There are other pieces to the big atmospheric puzzle that are influencing this pattern.
La Niña, which is the colder phase of The El Niño Southern Oscillation Index, or ENSO, is the cooling of the Tropical Pacific waters.
This winter is going to have an influence from La Niña, and for KC, this more often is seen in the precipitation patterns. The heavier precipitation is more likely to form east of Kansas City during La Niña years, but again, this is just an influence on the overall weather pattern.
Arctic Oscillation (AO) & North Atlantic Oscillation (NAO):
The AO, shown above, has just in the past few days surged positive.
- When the AO & NAO are positive, Arctic Air is more likely to be held up north over northern Canada, leaving the United States warm. The jet stream energy is spread out and storm systems are usually weaker.
- When the AO & NAO are negative, Arctic air is more likely to blast south into the United States, and this often results in strong storm systems.
The AO going into the positive territory in early December is having some impact on the weather pattern. This index and other factors are not good signs of a snowy winter ahead. We expect this to shift and dip negative as early as late December. If it does not, then a warm winter is entirely possible.
The LRC is still the more dominant and larger piece of the puzzle. Once we learn a bit more, we will be able to predict when storm systems are most likely going to strike.
Last year, for example, Weather 20/20, LLC used the LRC to predict eight of the nine land-falling named tropical storms (Weather2020.com). When will winter storms strike KC? When will there be severe weather risks? We will know enough soon to make these longer-range predictions.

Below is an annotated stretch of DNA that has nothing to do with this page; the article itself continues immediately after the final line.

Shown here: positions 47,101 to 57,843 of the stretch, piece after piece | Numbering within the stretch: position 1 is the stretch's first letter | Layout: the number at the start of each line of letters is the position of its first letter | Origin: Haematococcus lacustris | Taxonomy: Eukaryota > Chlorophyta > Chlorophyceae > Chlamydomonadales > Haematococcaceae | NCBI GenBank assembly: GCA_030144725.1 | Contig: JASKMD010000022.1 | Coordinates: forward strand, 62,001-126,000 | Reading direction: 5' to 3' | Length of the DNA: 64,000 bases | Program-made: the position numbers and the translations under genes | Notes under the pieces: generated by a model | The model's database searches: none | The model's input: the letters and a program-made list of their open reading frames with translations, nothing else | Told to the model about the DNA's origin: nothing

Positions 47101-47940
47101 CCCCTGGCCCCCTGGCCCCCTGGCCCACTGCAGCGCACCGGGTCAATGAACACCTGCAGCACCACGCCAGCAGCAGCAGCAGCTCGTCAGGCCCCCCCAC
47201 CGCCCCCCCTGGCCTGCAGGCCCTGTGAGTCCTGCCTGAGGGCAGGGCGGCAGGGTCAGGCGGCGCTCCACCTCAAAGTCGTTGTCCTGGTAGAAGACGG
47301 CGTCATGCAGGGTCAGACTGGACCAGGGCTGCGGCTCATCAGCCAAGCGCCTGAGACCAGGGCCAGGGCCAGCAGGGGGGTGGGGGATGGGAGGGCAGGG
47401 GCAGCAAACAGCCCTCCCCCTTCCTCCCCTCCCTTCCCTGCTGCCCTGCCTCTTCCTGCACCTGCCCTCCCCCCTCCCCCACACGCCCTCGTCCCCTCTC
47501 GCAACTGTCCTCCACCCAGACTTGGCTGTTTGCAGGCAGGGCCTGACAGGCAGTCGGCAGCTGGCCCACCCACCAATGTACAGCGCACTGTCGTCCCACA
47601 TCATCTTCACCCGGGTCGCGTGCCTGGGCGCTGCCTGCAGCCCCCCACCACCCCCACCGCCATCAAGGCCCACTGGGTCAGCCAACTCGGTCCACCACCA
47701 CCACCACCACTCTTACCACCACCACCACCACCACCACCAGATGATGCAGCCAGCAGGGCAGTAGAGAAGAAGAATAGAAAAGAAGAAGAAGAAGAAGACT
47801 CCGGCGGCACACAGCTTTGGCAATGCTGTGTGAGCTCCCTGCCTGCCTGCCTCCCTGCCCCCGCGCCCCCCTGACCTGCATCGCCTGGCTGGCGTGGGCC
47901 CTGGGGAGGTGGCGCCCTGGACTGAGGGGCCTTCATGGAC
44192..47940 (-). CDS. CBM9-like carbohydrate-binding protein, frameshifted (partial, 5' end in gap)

For now, we know just enough to make our winter forecast. Here is what we are seeing:
Even though it has started out warm and dry, we are forecasting a flip in the pattern in a few weeks.
This flip in the pattern will lead to a few cold blasts, and possibly one brutally cold stretch lasting 10 days to two weeks.
The stormy part of the pattern is due to cycle through between mid-December and mid-January, and then again in mid-February into early March before spring arrives.
There are still some big questions that we are still analyzing for the answers. These next few weeks will go a long way in providing a few more clues for what we will experience this winter. The seeds have been planted, and they are being fertilized right now. This warm start to the season certainly has our attention.
Here are our weather team's snowfall predictions:
- Our weather team is predicting between 10 inches and 23.4 inches of snow this winter.
- This averages out to 19.2 inches of snow as a weather team prediction.
- The average annual snowfall is 18.6 inches.
One statistic to track: In the past 20 years, when 3.7 inches of snow or more falls in December, then the average snowfall for the winter is close to 25 inches (average for seven of the past 20 years). When less than 3.7 inches of snow falls in December, then that average snowfall for the season has been close to 13 inches less (average for 13 of the past 20 years).
We will know this answer, to how much snow falls in December, in just the next four weeks.
I know most of the kids are rooting for snow. We will be monitoring these trends closely.
For now, it is starting out as a very mild winter. We are forecasting a flip to cold in the next few weeks, as you will see in the winter forecast video. Stay with KSHB 41 Weather and we'll keep you advised!